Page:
How Colleges May Recognize IB
Because it represents a comprehensive, well-rounded, and rigorous education that includes a course on critical thinking (ToK), community action (CAS), and a research component (EE), the IB Diploma Program can be an important factor in helping a student gain admission to his or her school of choice. Here is a small sampling of comments from the undergraduate admissions departments of Virginia universities:
College of William and Mary
“The rigor of the IB diploma meets our recommendation for the strongest high school preparation program possible.”
University of Virginia
“We assume that students pursuing a full IB Diploma are taking the toughest academic program available to them, and that is what the Committee on Admission wants to see.”
“Applicants certified as being candidates for the IB Diploma will be given high priority in the review for admission.”
James Madison University
“The university encourages the completion of the IB Diploma and will give special consideration for admission to students who have completed the IB program.”
College Credit & Other Benefits
In addition to admissions, there are three typical ways that universities may reward IB participation (depending on the IB scores the student earns):
- college credit (actual credit for courses toward your bachelor’s degree)
- skipping/bypassing basic classes or other general requirements (even if credits aren’t awarded)
- honors standing
Every college or university has its own policy regarding the granting of credits for IB courses completed by students in high school. Some post-secondary schools grant more credit for this type of coursework than others.
Just about all Virginia colleges offer credit for IB Higher Level (HL) courses. Some Virginia colleges do not offer credit for IB Standard Level (SL) courses, while others do. More and more are, as they see how well-prepared IB students are for college coursework.
It is possible to target college applications to schools that are the most generous in granting IB credit, if earning college credit is a priority.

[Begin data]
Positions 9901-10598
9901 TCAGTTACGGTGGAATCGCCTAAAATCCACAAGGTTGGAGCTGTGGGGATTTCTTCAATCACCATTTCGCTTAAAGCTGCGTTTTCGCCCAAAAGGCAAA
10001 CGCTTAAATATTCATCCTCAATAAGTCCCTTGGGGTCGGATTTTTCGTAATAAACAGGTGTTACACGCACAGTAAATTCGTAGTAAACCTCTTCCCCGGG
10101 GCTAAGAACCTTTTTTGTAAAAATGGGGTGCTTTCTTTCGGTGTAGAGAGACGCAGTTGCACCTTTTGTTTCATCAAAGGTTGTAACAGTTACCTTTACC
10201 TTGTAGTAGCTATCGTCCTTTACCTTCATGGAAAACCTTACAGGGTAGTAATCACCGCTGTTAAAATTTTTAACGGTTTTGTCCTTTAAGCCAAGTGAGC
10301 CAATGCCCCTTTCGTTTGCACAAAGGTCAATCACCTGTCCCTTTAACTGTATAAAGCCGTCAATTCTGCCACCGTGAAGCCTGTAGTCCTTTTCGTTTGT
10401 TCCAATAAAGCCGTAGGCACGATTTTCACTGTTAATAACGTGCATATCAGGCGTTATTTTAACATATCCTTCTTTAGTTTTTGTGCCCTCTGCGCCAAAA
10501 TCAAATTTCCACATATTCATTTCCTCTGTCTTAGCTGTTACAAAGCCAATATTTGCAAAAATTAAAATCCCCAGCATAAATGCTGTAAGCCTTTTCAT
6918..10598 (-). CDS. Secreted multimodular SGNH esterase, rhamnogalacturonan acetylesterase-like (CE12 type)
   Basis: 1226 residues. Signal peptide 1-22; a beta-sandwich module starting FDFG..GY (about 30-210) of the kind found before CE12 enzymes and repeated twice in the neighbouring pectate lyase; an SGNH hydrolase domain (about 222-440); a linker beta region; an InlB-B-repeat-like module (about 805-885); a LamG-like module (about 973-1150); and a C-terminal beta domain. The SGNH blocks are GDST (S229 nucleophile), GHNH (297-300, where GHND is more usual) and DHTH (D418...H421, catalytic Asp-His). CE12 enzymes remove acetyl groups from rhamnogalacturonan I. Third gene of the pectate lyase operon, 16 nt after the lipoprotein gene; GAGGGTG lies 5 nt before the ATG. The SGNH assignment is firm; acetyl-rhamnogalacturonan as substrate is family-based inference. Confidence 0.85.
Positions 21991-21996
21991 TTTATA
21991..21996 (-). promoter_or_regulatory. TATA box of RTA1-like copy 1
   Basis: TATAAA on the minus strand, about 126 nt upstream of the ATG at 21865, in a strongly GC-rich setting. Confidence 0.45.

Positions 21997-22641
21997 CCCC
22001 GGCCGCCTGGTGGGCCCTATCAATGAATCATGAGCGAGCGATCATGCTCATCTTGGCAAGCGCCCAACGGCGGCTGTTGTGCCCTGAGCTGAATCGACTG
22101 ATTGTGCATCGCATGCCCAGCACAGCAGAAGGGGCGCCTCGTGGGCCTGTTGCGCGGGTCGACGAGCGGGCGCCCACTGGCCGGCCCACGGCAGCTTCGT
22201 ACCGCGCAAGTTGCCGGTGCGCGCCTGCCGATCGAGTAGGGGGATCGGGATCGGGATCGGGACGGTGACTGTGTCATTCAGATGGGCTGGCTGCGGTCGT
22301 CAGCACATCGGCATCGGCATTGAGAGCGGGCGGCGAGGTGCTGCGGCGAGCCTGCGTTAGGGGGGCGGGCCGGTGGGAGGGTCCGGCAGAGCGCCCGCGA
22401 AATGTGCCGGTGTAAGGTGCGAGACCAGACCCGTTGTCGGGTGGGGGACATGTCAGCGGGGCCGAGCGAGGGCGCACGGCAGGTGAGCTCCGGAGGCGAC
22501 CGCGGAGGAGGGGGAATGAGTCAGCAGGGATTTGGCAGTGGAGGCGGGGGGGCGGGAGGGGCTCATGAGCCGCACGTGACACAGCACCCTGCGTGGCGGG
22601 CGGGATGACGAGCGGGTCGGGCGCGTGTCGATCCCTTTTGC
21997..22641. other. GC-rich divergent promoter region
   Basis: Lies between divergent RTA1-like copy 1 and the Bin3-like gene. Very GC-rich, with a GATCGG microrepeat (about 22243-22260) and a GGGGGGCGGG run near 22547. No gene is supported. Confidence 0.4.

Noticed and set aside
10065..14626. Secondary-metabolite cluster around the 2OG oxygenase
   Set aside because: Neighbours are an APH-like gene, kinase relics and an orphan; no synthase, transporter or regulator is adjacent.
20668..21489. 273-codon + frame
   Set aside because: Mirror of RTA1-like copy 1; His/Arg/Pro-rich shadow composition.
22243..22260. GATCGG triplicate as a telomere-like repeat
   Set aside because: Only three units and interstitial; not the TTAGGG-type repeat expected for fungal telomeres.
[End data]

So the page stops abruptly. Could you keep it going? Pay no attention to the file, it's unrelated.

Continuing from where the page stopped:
It is also possible that credit may be awarded even if it is not explicitly stated on a college's website; it's always best to call and ask as you're deciding where to apply, or at the very least inquire as you are planning your schedule with your academic adviser once you've been accepted.
-Bypassing Classes or Other Requirements
A student may be allowed to bypass introductory level courses based on completion of IB subjects, even if college credits are not awarded. Similarly, other general requirements (such a world language requirement) may be waived.
These benefits are not always outlined in a university’s published credit equivalency policy. The student may have to inquire with the admissions office and/or registrar.
Some universities will grant “honors” standing or another special designation to IB students. Such designations can come with perks such as living in an honors dorm or being able to register for classes before the rest of the population at the university.
How to Check a University’s IB Credit / Recognition Policy
- Make sure you know the IB classes offered at BPHS, and make a list of the IB classes you are taking or wish to take. Make note of whether they are SL (standard level) or HL (higher level).
- Use a search engine such as Google to find the university’s undergraduate admissions web page.
- Locate the university’s transfer credit policy by either finding it in the page’s menu options or (more likely) by typing the words “IB recognition” or “IB credit” in the web page’s search box.
- Read through the university’s posted IB policy, making note of the IB courses for which they offer recognition and/or credit and the IB scores required to earn either. Please note that, many posted policies are rather generic, and you can often get more detailed information about what IB scores are recognized by calling the admissions office directly.
- Make note of whether students in the full IB Diploma Program get any special advantages (some universities offer more credit or other benefits to students enrolled in the full program).